Delimiter determination in input data

- Teradata US, Inc.

In some examples, a system performs a delimiter identification process that includes identifying candidate record delimiters and candidate field delimiters in the input data, and providing different pairs of candidate record delimiters and candidate field delimiters. For each respective pair of the different pairs, the system identifies records using the corresponding candidate record delimiter of the respective pair, and computes a collection of measures including a measure indicating a quantity of unique fields observed in the records identified using the corresponding field delimiter of the respective pair. The system selects, based on values of the collection of measures computed for corresponding pairs of the different pairs, a record delimiter and a field delimiter in a pair of the different pairs.

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Description
BACKGROUND

Data can be provided from one or more data sources in various different formats. In some examples, data of different formats can be provided to an analytic system for processing. It can be challenging to reliably determine a format of input data so that the analytic system can process the input data without errors.

BRIEF DESCRIPTION OF THE DRAWINGS

Some implementations of the present disclosure are described with respect to the following figures.

FIG. 1 is a block diagram of an example arrangement that includes a schema determination system and an analytic system, according to some implementations of the present disclosure.

FIG. 2 is a flow diagram of an example process of content type determination and delimiter determination, according to some implementations of the present disclosure.

FIG. 3 is a flow diagram of an example delimiters determination process, according to some implementations of the present disclosure.

FIG. 4 illustrates various characters in records of DSV data, according to some examples.

FIGS. 5A-5B depict a flow diagram of a process of parsing a character in DSV data, according to some examples.

FIG. 6 is a block diagram of example sections of DSV data.

FIG. 7 is a flow diagram of a conflicting field name resolution process according to some examples.

Throughout the drawings, identical reference numbers designate similar, but not necessarily identical, elements. The figures are not necessarily to scale, and the size of some parts may be exaggerated to more clearly illustrate the example shown. Moreover, the drawings provide examples and/or implementations consistent with the description; however, the description is not limited to the examples and/or implementations provided in the drawings.

DETAILED DESCRIPTION

In the present disclosure, use of the term “a,” “an,” or “the” is intended to include the plural forms as well, unless the context clearly indicates otherwise. Also, the term “includes,” “including,” “comprises,” “comprising,” “have,” or “having” when used in this disclosure specifies the presence of the stated elements, but do not preclude the presence or addition of other elements.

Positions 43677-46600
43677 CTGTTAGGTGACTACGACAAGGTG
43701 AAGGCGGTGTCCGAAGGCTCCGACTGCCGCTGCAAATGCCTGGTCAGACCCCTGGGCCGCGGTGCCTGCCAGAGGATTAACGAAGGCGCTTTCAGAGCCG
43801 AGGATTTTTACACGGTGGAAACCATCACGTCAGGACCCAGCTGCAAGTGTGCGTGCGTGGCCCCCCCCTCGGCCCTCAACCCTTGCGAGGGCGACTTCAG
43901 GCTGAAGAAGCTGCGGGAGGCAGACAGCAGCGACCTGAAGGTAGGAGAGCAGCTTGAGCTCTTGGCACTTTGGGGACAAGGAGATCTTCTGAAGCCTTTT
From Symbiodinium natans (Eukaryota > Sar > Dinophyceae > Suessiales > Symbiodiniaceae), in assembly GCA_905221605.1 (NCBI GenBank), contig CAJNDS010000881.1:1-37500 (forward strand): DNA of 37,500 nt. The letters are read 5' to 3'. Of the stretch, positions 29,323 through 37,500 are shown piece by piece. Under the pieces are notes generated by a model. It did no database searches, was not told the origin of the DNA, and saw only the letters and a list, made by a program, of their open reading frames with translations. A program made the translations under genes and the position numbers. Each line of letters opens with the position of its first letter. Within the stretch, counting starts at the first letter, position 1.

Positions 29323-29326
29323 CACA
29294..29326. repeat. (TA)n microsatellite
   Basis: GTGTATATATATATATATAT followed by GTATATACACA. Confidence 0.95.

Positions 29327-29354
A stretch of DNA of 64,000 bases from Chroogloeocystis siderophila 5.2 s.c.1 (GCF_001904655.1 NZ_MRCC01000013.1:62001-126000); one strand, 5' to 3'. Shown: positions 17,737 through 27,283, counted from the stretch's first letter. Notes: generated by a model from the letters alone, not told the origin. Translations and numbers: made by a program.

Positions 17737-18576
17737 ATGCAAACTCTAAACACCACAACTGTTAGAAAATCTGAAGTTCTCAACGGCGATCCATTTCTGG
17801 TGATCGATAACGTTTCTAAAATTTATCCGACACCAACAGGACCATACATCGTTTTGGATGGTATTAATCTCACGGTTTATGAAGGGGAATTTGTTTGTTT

A “format” of data can refer to how the data is arranged. For example, data can be in the form of binary data or text data. As further examples, data can be arranged according to any of various specifications, whether standardized, open source, or proprietary. Various examples of different formats are discussed further below.

To process data that may possibly be in different formats, techniques are provided to determine how the data is represented. Examples of analytic systems that can process data can include any or some combination of the following: a database management system (DBMS) that stores data in relational tables and responds to database queries by reading, writing, joining, sorting, and/or performing other database operations on the data; a data mining system to identify characteristics in the data (e.g., patterns, correlations, anomalies, etc.), a machine learning system to that can be applied on data to produce a predicted output, and/or other types of systems that are able to perform operations with respect to data.

Without the ability to distinguish between different formats of data, an analytic system would not be able to successfully process the data. For example, the analytic system may have to distinguish between binary data and text data. Binary data is made up of a series of bytes. The content of binary data can be interpreted by a program or a hardware processor specifically configured to understand the content of the binary data. Various examples of binary data can include image data, video data, audio data, archive data, database data, executable data, data according to various document formats (e.g., PDF, EXCEL, POWERPOINT, WORD, etc.), or other binary formats. Data in a binary format can be interpreted by a program or hardware processor configured to process such binary data, and cannot be interpreted by other programs or other hardware processors.